Stress fractures are some of the most common injuries that occur in athletes. These overuse injuries, which are small cracks in the bone, occur primarily in the lower leg and foot and are typically caused by repetitive use or a rapid increase in one’s amount of activity. Aaron Mares, MD, primary care physician, answers some of the common questions about stress fractures.
What Causes Stress Fractures?
Athletes who participate in track and field, tennis, and basketball are at a greater risk for developing stress fractures because of the repetitive nature of those sports. The following could also cause stress fractures:
- Running and jumping
- Poor running technique
- Poor footwear
- Training changes
The most common complaint associated with these fractures is pain in the foot or leg with increased activity. Typically, this pain goes away when resting. Other symptoms may include tenderness and swelling.
How are stress fractures diagnosed?
To diagnose your doctor will perform an exam and will usually have an MRI taken. Once diagnosed with a stress fracture, it’s recommended that you rest from the activity that causes pain. Depending on the severity of the fracture, sometimes your doctor will recommend wearing a brace or boot to help with proper healing. As with other injuries, the best form of treatment is often prevention.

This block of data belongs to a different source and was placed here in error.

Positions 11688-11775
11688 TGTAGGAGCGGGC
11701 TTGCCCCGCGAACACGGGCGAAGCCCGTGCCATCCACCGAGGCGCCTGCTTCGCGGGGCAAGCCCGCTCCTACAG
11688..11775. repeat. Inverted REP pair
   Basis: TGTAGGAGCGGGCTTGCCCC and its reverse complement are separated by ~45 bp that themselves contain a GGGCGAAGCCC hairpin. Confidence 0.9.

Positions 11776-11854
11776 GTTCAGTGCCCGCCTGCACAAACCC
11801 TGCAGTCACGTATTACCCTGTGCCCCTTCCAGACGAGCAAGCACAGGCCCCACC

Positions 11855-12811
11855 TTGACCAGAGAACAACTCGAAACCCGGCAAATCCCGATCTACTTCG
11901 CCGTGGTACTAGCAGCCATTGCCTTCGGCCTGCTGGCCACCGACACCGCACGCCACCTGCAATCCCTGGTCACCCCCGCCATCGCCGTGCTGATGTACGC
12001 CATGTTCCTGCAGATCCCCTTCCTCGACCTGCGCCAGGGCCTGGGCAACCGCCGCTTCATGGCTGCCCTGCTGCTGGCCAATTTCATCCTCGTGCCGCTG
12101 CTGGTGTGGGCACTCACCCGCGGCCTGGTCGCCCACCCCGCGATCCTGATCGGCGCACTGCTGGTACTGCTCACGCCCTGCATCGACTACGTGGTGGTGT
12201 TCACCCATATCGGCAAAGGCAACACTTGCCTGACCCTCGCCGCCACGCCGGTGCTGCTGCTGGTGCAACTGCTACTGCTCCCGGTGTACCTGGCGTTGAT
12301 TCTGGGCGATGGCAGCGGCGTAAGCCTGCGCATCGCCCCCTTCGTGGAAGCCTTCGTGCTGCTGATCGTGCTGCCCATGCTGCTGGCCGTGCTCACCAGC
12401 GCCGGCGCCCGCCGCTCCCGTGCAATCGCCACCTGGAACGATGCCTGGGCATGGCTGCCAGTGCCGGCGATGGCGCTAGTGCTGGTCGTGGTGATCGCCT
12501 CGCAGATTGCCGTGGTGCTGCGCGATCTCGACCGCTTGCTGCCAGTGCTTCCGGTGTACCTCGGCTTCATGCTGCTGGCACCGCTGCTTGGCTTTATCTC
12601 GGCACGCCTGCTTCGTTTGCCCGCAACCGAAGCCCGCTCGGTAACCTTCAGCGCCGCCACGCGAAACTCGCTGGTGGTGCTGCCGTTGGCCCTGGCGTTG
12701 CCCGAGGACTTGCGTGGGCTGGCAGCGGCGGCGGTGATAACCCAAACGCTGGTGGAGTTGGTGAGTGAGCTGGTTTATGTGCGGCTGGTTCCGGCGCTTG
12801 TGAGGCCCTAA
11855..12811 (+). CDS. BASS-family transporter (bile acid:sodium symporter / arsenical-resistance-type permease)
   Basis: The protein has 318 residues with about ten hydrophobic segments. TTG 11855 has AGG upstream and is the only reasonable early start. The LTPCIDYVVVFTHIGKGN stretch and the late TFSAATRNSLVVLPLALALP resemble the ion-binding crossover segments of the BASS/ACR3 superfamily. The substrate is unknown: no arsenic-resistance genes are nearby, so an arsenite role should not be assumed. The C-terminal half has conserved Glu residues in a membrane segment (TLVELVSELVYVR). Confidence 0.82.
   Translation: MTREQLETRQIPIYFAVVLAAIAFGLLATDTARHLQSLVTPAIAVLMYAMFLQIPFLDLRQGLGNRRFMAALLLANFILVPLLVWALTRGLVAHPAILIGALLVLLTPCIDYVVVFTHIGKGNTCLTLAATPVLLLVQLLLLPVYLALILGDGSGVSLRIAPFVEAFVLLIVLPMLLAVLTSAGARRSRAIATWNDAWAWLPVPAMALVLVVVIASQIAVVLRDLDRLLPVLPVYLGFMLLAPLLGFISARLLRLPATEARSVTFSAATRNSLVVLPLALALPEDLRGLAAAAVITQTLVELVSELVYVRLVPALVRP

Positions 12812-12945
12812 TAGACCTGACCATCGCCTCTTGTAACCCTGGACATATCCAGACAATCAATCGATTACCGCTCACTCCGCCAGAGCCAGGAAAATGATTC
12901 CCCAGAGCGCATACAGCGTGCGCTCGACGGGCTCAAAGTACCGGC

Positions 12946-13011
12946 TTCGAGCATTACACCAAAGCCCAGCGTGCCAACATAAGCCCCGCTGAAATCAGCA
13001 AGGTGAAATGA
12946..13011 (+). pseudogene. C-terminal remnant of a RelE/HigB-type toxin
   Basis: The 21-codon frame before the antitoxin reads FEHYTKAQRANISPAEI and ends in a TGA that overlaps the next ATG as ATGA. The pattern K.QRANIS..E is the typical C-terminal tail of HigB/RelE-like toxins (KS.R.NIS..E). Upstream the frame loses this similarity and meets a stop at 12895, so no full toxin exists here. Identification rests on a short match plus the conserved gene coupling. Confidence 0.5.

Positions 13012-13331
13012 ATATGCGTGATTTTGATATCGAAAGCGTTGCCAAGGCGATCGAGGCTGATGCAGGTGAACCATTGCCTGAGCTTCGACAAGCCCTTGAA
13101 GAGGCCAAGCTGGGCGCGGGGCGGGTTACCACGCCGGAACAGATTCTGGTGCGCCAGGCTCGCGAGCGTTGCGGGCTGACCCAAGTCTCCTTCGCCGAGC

Are stress fractures preventable?
Stress fractures are overuse injuries, and if measures aren’t taken to prevent future ones from developing, they may return. To help avoid developing stress fractures:
- Scale up new activities in increments. Proper training and conditioning is essential.
- Eat a healthy diet full of calcium and vitamin D to help strengthen bones.
- Wear proper fitting equipment. While they can be pricey, shoes that fit properly and have the right insoles for your feet can help reduce injury.
- Do not overuse. If you begin to feel pain, don’t continue to play through it, but take a rest and slowly work your way back.
If you suspect you have a stress fracture or another injury, please consult your doctor. To schedule an appointment with a UPMC orthopaedic specialist, call 412-687-3900.